Source: Asia News
Ankara (AsiaNews/F18) – The Turkish government continues to interfere in who leads the Greek Orthodox, Armenian Apostolic and Jewish communities. It also determines who leads the Diyanet, the Presidency of Religious Affairs, the highest Islamic religious authority in the country, Forum 18 News Service reports. This violates the rights of each religious group.
The Turkish state recognises only four religions: Sunni Islam, Greek Orthodox Church, the Armenian Apostolic Church and Judaism. Other religions are neither recognised nor formally allowed; however, they are de facto tolerated. Moreover, no religious community in Turkey at present has independent legal status in its own right—which means for example that no religious community can own property.
The government chooses the head of the Diyanet. Other Muslim groups are not recognised. Even if they are tolerated, the latter can be banned at any given time.
Source told F18 that whilst each group can in principle choose its leader, "the procedures” by which they choose “is defined throughout the process, with changes in criteria as well as reciprocal negotiations" so that "each election is different".
Usually, each community submits a list of names and the Interior Ministry indicates those that are incompatible with existing regulations, whether the latter exist or not.
This does not apply to religious groups that are not recognised by the state like the Catholic and Anglican Churches. The latter are free to pick their leaders.
Turkish authorities have even claimed the right to decide what title religious leaders can use and how they can be appointed. For the Turkish government, Bartholomew I, the Ecumenical Patriarch, is only ‘Fener Rum Patrik’, i.e. the Patriarch of Fener, the Istanbul neighbourhood where he lives. In so doing, they can deny that the patriarch has any jurisdiction over Orthodox communities in other countries, in regions like eastern Greece or in the Diaspora.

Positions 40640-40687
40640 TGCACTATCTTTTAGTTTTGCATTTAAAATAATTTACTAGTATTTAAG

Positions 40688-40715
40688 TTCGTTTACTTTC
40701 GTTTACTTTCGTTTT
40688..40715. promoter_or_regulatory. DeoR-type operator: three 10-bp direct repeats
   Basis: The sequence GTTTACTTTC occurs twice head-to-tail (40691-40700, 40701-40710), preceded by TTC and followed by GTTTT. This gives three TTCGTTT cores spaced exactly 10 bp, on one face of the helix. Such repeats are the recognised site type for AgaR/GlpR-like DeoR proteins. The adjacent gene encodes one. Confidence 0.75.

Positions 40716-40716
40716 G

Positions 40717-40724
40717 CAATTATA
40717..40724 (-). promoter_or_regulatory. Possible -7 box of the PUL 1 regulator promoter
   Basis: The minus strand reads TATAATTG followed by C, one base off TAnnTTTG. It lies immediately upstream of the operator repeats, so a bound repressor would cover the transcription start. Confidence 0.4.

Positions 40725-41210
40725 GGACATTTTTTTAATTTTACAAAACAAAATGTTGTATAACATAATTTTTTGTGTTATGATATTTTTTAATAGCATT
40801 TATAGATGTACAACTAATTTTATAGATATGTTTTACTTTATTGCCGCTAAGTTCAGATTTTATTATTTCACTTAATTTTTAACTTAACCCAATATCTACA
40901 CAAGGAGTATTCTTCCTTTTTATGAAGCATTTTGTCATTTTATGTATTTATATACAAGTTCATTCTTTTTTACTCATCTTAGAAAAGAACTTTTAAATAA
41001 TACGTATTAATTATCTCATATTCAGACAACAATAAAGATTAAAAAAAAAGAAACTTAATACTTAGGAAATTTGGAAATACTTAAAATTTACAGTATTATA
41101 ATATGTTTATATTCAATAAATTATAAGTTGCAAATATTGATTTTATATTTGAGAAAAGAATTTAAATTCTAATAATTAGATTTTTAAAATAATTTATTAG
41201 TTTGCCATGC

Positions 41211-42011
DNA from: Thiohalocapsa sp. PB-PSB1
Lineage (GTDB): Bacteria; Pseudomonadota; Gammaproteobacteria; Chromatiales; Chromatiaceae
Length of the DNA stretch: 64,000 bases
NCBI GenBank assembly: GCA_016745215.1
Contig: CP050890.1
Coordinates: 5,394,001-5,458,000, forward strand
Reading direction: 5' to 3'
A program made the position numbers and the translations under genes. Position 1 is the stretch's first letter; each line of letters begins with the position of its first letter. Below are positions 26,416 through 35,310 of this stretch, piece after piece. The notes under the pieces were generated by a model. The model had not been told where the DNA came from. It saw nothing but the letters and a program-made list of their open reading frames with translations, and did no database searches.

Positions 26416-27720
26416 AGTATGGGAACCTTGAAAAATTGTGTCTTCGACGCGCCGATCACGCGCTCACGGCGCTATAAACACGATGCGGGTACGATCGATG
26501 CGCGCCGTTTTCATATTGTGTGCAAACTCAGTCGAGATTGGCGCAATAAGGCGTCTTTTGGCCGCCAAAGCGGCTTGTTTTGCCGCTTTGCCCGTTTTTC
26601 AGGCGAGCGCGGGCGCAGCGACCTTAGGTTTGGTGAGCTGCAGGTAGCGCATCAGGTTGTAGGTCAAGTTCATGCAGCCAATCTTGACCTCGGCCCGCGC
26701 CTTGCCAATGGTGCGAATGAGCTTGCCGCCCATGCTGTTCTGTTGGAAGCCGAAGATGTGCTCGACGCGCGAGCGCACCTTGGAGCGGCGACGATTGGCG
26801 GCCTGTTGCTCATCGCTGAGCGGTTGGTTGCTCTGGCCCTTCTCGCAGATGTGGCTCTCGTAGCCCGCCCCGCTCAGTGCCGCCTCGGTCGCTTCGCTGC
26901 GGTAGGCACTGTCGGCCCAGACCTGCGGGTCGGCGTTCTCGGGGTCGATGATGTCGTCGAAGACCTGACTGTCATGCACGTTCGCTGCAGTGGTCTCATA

A Turkish court in June 2007 ruled that Bartholomew held no ‘ecumenical’ jurisdiction outside Turkey, and that he was only the head of the local Greek Orthodox community. Even tough this had no impact on his status outside Turkey, it did cause widespread protests.
Similarly, the Turkish government has denied that the Armenian Patriarchate has any jurisdiction outside Turkey, for example over the tiny Armenian community on the Greek island of Crete.
In 2002, the authorities also set the rules for the election of the head of Turkey’s Jewish community. The chief rabbi must be a Turkish citizen, at least 40 years old, with the right religious training and be trustworthy in the eyes of the Turkish government. When the mandate of the chief rabbi expired in 2009, the elections take place only in may 2010.
The government also requires that all members of the ruling bodies of religious communities (Holy Synod of the Greek-Orthodox Church, the Spiritual Council of the Armenian Patriarchate and the Jewish Beth Din) be made up of Turkish nationals; however, it has not interfered when foreigners were appointed.
However, if a religious community decides not to follow government suggestions, things can get rough. This happened to the Armenian Apostolic community, which has some 60,000 members.
In 1998, Mesrop Mutafyan was elected patriarch against the expressed wishes of the Turkish authorities. Quickly, the new patriarch came under heavy pressures to resign. Eventually, this took a toll on him. As his health declined, he was increasingly unable to exercise his functions, raising the issue of a successor. The Church had hoped to hold elections on 12 May, but the government delayed in giving any response.
Eventually, the Interior Ministry wrote to the community on 29 June via the Istanbul Governor’s Office, rejecting both the proposals put to it from within the Armenian community, arguing that Church regulations did not envisage the possibility of electing a new Patriarch while the incumbent was still alive or choosing a Co-Patriarch. It insisted that a Patriarchal Vicar-General, a post that did not exist in the Church hierarchy, be appointed. By such action, the government has provided a clear example of how it unduly interferes in a religious group’s internal affairs.
In the end, the Spiritual Council convened on 1 July and hastily chose Archbishop Aram for the newly-created post of Vicar General, in what is a clear sign that Armenians were not free to choose their top leader.
For F18, the Turkish state’s action preventing religious groups to choose their leaders freely is a violating of “freedom of thought, conscience and religion" as defined in Article 18 of the Universal Declaration of Human Rights and Article 9 of the European Convention of Human Rights.
Over last few decades, it appears that Turkey has not followed a single approach to the issue; instead, it has adopted different positions as a function of its foreign policy. This has meant that religious leaders have been chosen based on factors completely foreign to their respective communities and that the Turkish state has used relations with religious groups for political exchanges.